The Last Word: Randy Baldemor on Why Voters Should Choose Appointed Ed Board

Katherine Poythress/Civil Beat

As citizens, we have a say not just in who represents our interests but in how government and our society operates.

For more than four decades, Hawai‘i has elected its Board of Education members. The result: a public education system that is failing our keiki. According to the National Center for Public Policy and Higher Education (2006), Hawai‘i had the “steepest decline” among all states in college enrollment over the past decade. According to a study by Complete College America, only 68 out of every 100 9th graders in Hawai‘i public schools will graduate on time and, of those, only seven will graduate college on time. And, this past school year, more than 170,000 children lost 17 instructional days because the Board of Education – the entity that is constitutionally responsible for setting the policies and priorities of our public education system – was not looking out for the interests of our children.

The current system is not working. While there are no silver bullet solutions to fixing our public schools, appointing the Board of Education is a critical first step to improving public education. An appointed board means clear accountability, and the ability for our leaders to move public education forward in a positive direction, rather than pointing fingers and keeping children as pawns in a political game that ends with stalemate. Additionally, a more thorough selection process will yield candidates that are uniquely qualified to manage the vision, policy, and multi-billion dollar budget of our public education system, rather than be relegated to individuals who are elected primarily by name recognition and blank ballots, and about whom we know very little, if anything, much less their qualifications to govern this very important system.

Opponents of the ballot measure will try to argue that voters should never give up a right to vote. However, voting for an appointed board is not giving up a right, it is exercising the important right to vote on constitutional amendments that will improve our community. We have waited patiently for the elected BOE to deliver results during the past 42 years. It is time to acknowledge that the system we have in place is not working and it is time for a change.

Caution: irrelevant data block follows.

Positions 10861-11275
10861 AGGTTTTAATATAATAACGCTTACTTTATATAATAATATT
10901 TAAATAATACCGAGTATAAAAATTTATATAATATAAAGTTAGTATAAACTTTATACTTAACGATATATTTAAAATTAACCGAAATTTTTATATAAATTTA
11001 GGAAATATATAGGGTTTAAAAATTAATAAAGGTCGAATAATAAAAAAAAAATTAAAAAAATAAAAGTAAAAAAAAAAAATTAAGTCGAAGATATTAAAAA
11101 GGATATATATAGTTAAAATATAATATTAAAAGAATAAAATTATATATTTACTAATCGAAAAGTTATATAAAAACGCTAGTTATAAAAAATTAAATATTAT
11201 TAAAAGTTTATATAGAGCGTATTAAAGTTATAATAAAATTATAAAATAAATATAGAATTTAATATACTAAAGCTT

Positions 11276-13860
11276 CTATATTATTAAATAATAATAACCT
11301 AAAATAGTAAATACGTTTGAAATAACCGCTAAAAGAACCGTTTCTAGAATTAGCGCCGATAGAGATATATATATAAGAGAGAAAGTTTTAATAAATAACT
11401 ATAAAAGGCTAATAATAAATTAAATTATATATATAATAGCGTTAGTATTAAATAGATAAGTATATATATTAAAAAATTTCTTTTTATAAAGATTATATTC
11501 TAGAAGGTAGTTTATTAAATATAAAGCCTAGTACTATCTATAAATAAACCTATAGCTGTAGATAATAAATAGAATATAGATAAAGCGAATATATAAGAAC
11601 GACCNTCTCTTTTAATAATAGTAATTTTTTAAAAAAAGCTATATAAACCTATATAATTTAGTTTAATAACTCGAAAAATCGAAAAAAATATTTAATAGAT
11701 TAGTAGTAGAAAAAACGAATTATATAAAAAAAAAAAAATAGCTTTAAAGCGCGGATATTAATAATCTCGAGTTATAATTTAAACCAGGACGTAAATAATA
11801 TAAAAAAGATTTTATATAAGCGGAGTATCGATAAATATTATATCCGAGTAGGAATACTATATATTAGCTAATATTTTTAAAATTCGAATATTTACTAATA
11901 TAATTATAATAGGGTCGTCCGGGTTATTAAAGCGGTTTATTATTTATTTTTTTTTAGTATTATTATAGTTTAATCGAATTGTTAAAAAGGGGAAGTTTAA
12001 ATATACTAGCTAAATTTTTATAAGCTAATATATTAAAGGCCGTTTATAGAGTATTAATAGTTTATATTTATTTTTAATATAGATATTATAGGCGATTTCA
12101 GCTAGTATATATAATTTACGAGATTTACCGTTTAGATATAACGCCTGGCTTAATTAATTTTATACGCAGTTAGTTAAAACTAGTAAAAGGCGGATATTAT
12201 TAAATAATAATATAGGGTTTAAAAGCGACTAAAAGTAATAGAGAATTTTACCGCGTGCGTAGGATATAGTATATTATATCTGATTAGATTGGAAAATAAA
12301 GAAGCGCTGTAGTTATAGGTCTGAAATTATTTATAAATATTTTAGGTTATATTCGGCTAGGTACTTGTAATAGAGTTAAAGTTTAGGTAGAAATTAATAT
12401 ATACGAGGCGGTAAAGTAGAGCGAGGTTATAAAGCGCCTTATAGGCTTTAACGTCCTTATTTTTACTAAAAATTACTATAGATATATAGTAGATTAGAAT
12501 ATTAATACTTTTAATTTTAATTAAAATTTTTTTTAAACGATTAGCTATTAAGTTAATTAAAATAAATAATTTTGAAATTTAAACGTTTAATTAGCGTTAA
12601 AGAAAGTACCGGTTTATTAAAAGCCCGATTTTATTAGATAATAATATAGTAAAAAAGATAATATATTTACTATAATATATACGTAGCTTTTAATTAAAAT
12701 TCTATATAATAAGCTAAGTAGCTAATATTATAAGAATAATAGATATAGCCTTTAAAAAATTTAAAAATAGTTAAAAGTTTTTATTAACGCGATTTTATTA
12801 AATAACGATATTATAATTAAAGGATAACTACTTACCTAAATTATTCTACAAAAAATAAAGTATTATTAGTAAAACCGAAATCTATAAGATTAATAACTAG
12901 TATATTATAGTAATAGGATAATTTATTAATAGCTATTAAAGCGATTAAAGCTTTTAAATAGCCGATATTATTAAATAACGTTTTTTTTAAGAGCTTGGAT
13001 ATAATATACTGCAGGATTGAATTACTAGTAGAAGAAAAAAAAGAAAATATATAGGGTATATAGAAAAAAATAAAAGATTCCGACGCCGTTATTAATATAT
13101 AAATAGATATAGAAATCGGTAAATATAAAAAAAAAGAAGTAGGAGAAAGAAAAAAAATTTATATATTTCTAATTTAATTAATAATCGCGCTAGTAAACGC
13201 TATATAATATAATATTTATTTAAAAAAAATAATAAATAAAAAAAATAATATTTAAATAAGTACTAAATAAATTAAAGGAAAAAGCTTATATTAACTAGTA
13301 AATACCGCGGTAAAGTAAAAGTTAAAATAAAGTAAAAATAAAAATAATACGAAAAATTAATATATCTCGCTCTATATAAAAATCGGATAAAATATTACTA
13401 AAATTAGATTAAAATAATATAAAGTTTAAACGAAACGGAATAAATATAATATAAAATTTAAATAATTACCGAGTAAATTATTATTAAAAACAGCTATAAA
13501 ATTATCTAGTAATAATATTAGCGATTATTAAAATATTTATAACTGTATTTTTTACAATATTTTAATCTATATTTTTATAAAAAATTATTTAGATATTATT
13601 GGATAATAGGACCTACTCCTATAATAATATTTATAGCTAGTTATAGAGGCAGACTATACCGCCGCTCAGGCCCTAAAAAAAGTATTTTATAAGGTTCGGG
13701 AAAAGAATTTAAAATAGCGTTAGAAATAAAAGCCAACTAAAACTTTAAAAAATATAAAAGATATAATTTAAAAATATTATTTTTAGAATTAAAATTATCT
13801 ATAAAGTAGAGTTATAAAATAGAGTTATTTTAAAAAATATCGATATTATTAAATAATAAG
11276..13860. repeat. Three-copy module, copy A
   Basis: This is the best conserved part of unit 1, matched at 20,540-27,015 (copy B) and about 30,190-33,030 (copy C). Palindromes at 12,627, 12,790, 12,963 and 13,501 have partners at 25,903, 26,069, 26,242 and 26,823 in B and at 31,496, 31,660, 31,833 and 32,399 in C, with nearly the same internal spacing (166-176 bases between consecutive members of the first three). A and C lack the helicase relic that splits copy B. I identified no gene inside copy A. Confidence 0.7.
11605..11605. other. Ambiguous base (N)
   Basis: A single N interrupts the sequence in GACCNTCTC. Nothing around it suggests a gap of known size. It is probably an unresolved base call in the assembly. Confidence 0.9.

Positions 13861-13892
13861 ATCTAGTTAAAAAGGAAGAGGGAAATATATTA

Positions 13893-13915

A broad cross-section of the community endorses this effort - students, parents, teachers, principals, former and current Board of Education members, civic leaders, Democrats, Republicans and previous leaders intimately involved with the Board of Education including former Superintendent Pat Hamamoto and all four living governors, who can rarely be expected to unanimously agree on anything, but agree on this even though none will benefit from this change. They know that to move our public education system forward, change is needed, and that this is a critical step toward positive change.

As a community, we have the power, indeed the obligation, to take a stand on important issues and help to improve our community. Our public education system needs leadership and direction. Our keiki need our support. On November 2nd, please vote “YES” for an appointed Board of Education.


DISCUSSION: Share your thoughts about the question of whether an appointed education board is better than an elected one and read what others have to say about the topic in our discussion dedicated to the issue.

Randy Baldemor is chairman of Hawaii's Children First, the principal group advocating for the constitutional amendment that would replace the state's elected board of education with one appointed by the governor.

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